0 Votes
  • La
    laugh365 Nov 07, 2008

    What the original poster is complaining about is the business to business certificate sales subdivision, that employees nearly 10, 000 people, selling the promotions that Smart Circle has legitimately signed up. Of course, in an organization that large there are going to be complaints from the ones that can't cut it living on 100% commission. Google any insurance company out there and you will find the same complaints from those who can't sell. Smart Circle International has been around for 20 years and is a legit company providing a valuable service to the community.

    0 Votes
  • Ma
    Maria Milkowski Nov 09, 2008
    This comment was posted by
    a verified customer
    Verified customer

    They are liers. Don't trust them. I just lost $350 because of them

    0 Votes
  • N
    n Nov 10, 2008
    This comment was posted by
    a verified customer
    Verified customer

    what exactly is that "valuable service"?

    1 Votes
  • Da
    Daniel Magnano Nov 12, 2008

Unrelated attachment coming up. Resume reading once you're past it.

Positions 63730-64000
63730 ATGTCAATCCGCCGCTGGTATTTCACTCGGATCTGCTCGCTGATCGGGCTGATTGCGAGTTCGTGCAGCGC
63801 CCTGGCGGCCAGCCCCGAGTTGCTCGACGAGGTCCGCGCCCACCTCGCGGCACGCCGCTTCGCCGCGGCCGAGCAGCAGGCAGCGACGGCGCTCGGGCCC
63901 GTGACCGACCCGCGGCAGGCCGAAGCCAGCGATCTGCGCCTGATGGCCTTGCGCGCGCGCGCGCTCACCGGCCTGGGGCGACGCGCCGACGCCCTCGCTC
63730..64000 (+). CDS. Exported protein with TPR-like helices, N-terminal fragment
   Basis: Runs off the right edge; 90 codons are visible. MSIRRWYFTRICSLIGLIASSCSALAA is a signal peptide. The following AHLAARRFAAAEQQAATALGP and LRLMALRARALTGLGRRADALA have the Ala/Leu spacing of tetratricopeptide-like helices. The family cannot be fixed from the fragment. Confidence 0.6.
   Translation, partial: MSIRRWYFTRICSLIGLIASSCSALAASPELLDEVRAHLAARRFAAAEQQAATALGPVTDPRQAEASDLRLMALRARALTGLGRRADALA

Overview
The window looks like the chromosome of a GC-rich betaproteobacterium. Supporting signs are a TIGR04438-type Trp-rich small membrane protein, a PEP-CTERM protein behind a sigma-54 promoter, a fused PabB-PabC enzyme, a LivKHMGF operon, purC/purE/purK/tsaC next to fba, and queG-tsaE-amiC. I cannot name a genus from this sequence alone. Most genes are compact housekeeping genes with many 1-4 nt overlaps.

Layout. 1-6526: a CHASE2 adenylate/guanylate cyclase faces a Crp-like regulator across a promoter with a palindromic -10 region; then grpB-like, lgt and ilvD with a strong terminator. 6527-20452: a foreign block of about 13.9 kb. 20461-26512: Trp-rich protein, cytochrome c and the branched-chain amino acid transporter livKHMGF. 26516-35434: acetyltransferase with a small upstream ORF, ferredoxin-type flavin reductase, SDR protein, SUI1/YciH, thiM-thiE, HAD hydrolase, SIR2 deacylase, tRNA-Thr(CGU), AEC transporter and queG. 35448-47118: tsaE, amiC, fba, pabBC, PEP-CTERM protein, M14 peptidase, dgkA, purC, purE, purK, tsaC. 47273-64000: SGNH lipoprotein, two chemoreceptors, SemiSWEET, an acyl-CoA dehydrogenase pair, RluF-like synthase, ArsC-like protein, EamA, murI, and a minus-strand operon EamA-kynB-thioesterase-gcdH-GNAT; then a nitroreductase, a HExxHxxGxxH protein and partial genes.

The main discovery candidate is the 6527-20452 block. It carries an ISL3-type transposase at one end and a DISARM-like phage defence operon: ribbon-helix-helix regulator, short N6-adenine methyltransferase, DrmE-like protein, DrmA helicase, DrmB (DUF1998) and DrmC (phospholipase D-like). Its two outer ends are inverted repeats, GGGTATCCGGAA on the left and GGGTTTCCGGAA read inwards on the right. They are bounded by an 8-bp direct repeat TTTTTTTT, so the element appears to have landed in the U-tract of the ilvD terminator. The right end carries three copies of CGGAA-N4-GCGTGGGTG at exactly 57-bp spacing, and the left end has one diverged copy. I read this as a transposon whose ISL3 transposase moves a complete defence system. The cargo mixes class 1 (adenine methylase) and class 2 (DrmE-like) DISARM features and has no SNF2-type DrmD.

This comment was posted by
    a verified customer
    Verified customer

    You guys are all full of [email protected]#%... how can you say that this company is a scam. This is a legitimate business... the REAL problem that you guys have about it is that it's not for everybody.

    LOOK AT THE REAL FACTS and GET OFF YOUR LAZY ### AND GO FIND A JOB... THAT IS THE REAL AMERICAN WAY!

    It's a shame all kids today want to do is sit around a table at Starbucks and design layouts of campaigns.

    If you want to do this fine, get in with an advertising company and start from the bottom for 5-10 years in the mailroom... or if you want an opportunity to run your own business in 6 mos. to 1 year, then join the opportunity that was afforded to you.

    Nothing is ever easy in life and anyone that told you sick people that it was... doesn't have a dime to their name!

    Thank you for your time!

    -4 Votes
  • Ye
    yesi Nov 13, 2008
    This comment was posted by
    a verified customer
    Verified customer

    As a customer I really like Smart Circle. But have been sold these cards with some lies. Luckily living in Miami if there is not a location in the smart circle card next door it is within just a few miles. But overall th eproduct is good. you get a heck of a deal. I just dont like what the employees are submitted to inorder to sell. And therefore, passed on to customers. Shame on the owners of this company. I think Smart Circle International should be aware of this. I also ask myself what do the companies that promote their prdocuts through smart circle make out of this. Because whenever i use this card I feel like Im robbing the companies. Thanks ya'll